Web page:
Photo Credit: Lionsgate
To the faithful readers of the Divergent series that have been anticipating the release of Insurgent in theaters this past weekend, I have something to say: Beware.
On the other hand, if you are a faithful reader of the Divergent series, and fell in love with the story like I did, then I am sure that your tickets for the midnight premiere were purchased way in advanced and you have probably already seen the movie. So I think I speak for the general public in saying that the movie, although a great film, is a far cry from actually replicating what exists in the 500 page novel written by Veronica Roth.
I left the movie theater this weekend hot-headed, trying to explain to my friend the serious changes from book to film that were so vital to the story. I left with so many questions. Why was Marcus not a bigger part of the story? And why, oh why, is there a "Divergent" box?
My thought was to come straight from the theater and spew out the venom I felt about this film, but then I decided to give Insurgent a second chance. I did some research.
First, I turned to The Hollywood Reporter. According to Roth, she was very aware of the changes that were being made in the movie. The purpose of many of the changes were to give the movie a smoother arc. At first, this makes sense to me. Many people walking in to the theaters probably haven't read the books, and have no idea how in-depth Roth gets with Tris's emotional state throughout her novels. They use different scenes and different lines in order to incorporate it, but to fully grasp the emotions of the novel, the movie would probably have to be way more than 119 minutes.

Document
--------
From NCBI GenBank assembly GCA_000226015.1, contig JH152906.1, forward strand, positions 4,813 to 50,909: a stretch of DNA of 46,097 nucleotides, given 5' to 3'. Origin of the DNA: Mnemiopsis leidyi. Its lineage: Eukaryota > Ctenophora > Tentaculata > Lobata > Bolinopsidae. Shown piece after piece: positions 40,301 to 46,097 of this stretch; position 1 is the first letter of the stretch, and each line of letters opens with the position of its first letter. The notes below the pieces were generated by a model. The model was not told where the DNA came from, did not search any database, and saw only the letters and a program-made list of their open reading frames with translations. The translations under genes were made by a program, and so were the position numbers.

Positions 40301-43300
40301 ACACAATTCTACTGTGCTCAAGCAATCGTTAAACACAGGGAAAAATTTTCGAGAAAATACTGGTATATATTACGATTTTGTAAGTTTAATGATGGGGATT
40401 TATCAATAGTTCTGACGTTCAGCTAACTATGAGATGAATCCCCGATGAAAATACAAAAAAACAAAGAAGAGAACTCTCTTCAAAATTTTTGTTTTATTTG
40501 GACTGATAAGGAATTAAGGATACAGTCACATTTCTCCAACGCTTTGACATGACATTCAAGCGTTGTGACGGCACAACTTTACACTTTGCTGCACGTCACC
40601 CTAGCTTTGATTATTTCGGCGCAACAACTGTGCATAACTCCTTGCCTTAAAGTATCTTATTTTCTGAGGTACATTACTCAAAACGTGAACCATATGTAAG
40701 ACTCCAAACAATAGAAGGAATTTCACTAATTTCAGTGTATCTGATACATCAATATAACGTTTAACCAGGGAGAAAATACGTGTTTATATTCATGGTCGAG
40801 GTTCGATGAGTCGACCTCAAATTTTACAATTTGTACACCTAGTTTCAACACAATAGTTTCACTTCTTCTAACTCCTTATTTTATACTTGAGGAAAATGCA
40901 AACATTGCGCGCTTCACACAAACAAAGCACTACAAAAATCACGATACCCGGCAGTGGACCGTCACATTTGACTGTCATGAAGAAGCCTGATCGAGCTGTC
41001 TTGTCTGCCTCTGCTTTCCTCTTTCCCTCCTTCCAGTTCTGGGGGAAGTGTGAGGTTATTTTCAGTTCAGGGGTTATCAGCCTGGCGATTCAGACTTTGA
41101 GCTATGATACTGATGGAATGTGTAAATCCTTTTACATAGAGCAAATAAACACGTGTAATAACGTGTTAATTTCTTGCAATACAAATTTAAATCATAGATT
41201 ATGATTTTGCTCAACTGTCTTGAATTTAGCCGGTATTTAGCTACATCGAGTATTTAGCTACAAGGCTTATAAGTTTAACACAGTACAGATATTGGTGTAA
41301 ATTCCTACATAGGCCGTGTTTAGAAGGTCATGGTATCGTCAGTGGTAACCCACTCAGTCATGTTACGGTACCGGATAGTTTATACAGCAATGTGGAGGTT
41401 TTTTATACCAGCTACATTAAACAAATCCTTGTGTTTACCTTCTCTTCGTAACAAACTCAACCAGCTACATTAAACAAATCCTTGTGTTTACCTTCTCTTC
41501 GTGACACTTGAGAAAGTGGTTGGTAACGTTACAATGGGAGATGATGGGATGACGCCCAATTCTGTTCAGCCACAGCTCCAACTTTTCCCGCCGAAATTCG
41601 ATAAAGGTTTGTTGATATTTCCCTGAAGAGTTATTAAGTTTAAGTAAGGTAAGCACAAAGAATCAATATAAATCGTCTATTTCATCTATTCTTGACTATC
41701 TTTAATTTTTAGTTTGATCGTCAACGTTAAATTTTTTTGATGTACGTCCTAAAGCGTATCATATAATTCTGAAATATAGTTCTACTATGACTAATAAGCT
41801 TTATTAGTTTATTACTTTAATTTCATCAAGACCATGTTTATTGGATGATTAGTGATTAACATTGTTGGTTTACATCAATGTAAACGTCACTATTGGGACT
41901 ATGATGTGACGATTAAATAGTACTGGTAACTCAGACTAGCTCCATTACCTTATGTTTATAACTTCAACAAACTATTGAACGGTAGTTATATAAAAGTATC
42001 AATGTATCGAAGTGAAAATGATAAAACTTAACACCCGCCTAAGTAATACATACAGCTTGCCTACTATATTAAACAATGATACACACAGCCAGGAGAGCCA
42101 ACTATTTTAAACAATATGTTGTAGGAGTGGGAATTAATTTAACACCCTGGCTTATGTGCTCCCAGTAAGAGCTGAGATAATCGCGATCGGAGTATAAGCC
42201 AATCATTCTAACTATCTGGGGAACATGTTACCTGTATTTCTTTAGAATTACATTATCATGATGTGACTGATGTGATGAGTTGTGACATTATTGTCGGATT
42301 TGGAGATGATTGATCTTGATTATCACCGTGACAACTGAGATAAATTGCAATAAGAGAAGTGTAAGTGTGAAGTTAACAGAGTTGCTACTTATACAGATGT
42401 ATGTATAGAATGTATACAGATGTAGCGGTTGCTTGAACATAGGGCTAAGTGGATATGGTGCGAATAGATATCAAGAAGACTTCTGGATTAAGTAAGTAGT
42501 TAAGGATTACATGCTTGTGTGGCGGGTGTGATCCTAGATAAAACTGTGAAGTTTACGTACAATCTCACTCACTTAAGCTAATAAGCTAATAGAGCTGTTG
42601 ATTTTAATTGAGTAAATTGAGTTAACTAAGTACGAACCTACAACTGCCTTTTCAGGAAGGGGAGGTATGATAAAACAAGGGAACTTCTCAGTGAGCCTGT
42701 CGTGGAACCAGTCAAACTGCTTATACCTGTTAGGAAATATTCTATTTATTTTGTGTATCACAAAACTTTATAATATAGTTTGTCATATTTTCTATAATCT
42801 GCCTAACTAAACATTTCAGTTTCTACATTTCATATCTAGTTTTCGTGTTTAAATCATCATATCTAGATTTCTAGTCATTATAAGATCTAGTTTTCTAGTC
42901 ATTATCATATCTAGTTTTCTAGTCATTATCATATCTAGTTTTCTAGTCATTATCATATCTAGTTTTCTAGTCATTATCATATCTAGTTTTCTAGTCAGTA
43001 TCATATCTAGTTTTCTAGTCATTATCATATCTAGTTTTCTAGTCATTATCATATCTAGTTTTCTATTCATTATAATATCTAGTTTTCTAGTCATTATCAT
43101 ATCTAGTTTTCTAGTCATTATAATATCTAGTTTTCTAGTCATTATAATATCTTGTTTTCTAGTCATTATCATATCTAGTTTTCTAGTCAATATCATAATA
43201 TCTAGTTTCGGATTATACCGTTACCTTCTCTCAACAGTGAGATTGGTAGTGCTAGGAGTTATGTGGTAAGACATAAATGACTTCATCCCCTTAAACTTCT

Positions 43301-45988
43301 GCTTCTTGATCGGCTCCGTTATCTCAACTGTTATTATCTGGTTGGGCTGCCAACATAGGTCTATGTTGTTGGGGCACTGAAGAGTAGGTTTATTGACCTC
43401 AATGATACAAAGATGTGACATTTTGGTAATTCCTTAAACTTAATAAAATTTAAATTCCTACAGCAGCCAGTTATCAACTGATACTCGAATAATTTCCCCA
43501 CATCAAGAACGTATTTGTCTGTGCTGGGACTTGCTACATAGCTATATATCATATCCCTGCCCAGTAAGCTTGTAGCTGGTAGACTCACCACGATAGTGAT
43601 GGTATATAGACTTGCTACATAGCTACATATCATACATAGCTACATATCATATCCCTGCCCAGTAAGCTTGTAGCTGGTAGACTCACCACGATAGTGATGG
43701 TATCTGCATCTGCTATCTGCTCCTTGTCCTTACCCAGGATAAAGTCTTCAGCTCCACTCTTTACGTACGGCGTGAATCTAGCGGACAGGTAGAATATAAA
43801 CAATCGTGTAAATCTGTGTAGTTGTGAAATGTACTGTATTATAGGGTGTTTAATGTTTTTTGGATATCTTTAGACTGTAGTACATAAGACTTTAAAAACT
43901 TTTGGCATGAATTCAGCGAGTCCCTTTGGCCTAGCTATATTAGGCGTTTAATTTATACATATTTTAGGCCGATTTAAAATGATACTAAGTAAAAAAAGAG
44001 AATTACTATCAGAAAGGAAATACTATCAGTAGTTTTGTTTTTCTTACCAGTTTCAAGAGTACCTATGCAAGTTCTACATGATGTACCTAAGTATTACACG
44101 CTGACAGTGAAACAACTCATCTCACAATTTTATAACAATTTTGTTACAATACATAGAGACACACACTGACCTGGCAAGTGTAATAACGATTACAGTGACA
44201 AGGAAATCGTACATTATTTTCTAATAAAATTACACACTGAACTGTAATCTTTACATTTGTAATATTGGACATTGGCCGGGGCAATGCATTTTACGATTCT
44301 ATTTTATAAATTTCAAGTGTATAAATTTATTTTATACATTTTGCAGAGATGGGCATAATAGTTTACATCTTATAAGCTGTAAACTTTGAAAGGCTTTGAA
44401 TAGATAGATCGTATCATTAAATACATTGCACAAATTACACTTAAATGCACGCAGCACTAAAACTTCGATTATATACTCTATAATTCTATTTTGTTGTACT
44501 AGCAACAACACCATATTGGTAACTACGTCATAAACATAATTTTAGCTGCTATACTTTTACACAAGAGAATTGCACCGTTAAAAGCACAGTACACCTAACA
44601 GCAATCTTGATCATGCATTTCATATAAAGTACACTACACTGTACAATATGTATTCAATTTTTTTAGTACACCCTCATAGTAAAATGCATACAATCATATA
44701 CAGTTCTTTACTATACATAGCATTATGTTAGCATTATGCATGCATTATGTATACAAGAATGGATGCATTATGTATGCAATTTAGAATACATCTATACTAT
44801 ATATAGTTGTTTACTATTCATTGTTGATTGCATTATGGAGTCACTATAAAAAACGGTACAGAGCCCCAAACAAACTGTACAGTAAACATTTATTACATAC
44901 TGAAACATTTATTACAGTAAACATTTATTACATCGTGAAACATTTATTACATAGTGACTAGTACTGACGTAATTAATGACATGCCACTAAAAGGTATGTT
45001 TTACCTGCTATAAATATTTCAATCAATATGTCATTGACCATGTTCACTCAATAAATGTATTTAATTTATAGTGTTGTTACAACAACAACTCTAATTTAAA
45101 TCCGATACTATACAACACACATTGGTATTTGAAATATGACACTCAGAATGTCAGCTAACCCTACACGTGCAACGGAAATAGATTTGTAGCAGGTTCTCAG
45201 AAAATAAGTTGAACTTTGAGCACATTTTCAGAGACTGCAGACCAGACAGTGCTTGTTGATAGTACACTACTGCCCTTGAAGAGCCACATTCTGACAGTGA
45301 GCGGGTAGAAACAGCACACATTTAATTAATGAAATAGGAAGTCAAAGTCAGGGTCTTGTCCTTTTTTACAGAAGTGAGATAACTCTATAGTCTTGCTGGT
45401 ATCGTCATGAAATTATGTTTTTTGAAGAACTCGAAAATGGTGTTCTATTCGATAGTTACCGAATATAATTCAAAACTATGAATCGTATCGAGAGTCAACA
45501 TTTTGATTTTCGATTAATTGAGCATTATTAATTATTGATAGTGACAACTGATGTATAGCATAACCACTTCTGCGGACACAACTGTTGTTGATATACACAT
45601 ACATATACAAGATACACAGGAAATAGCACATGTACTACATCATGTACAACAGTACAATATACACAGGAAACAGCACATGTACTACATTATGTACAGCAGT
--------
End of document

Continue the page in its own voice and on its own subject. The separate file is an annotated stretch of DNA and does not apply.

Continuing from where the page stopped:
This, however, does not explain the purpose of that "Divergent" box. So I kept looking.
In a sneak peak trailer that was released in January, Roth explains that the purpose of the box is to try and mend together many scenes of the book. In the book, there is a lot of talk about the "hard drive" and how Tris goes behind Tobias's back (she calls him Tobias in the book, not Four) in order to retrieve this type of information. But to go that route would mean adding on more minutes.
Although I am shocked at the many differences in this movie, I would have to say that at least the viewers without previous knowledge of Insurgent were still able to get a majority of the story. But for those of us who have read the series, and are anticipating Allegiant (the final book), I think there is reason to worry. The ending of the final book is a shocking one, and I am curious if Roth will uphold the standards of that book. Or will she concede to letting the filmmakers create a story that the audience will like instead?
I guess we will have to wait another year to find out.